Gail Halvorsen, a child of the Depression, recalls watching planes soar over his family farm in Utah and how he longed someday to be at the controls. As America geared up for the looming world war, Halvorsen was accepted into a pilot-training program.
The attack on Pearl Harbor prompted him to join the Army Air Corps, and he trained on fighters with the Royal Air Force. Reassigned to military transport service, Halvorsen remained in the service at war’s end. He was flying C-74 Globemasters and C-54 Skymasters out of Mobile, Ala., when word came in June 1948 that the Soviet Union had blockaded West Berlin.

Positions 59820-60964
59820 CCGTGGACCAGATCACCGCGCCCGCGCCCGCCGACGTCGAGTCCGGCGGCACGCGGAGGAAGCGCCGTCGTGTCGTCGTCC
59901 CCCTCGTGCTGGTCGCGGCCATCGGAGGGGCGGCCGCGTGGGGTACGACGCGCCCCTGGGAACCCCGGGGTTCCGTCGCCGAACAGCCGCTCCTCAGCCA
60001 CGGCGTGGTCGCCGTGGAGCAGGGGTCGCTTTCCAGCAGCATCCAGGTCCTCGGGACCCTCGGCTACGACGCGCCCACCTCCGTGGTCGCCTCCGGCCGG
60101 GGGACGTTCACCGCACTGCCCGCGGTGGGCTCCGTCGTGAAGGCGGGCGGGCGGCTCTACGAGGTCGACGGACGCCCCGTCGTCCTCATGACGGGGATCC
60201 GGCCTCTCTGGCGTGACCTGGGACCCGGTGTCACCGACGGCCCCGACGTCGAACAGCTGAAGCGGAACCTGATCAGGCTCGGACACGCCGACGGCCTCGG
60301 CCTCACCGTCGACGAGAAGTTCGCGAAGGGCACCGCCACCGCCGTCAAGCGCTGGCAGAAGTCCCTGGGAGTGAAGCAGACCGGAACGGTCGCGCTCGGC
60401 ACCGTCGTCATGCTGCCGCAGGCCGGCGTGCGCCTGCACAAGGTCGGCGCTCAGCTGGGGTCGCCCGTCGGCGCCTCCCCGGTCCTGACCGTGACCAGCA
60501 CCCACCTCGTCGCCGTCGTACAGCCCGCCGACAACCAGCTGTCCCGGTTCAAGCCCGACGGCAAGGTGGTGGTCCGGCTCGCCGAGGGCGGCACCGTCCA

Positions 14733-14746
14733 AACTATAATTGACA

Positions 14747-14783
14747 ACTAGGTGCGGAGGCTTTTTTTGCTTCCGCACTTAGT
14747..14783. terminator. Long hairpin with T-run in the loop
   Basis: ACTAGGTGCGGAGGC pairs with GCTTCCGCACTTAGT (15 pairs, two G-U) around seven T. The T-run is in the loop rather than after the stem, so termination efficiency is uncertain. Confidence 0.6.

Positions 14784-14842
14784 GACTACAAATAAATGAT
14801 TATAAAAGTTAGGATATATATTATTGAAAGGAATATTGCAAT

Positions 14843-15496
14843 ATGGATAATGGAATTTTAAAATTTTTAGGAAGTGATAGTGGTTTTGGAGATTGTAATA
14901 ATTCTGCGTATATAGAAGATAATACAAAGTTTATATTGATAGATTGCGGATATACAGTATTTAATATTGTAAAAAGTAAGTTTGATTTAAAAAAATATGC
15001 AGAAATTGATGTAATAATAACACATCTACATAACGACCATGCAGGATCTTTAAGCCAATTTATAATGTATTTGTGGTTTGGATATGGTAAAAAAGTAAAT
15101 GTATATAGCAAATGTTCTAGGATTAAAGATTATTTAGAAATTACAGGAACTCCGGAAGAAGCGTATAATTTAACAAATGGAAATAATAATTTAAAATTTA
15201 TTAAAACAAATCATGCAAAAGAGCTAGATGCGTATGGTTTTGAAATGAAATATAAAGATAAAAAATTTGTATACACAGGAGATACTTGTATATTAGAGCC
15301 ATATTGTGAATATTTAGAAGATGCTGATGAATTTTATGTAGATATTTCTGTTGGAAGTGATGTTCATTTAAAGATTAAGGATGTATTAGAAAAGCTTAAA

During the 15-month airlift (Operation Vittles), American and British pilots delivered more than 2 million tons of supplies to the city. But it was Halvorsen’s decision to airdrop candy to children (Operation Little Vittles) that clinched an ideological battle and earned him the lasting affection of a free West Berlin.
On display in the Cold War section are several pieces signed by “The Candy Bomber.”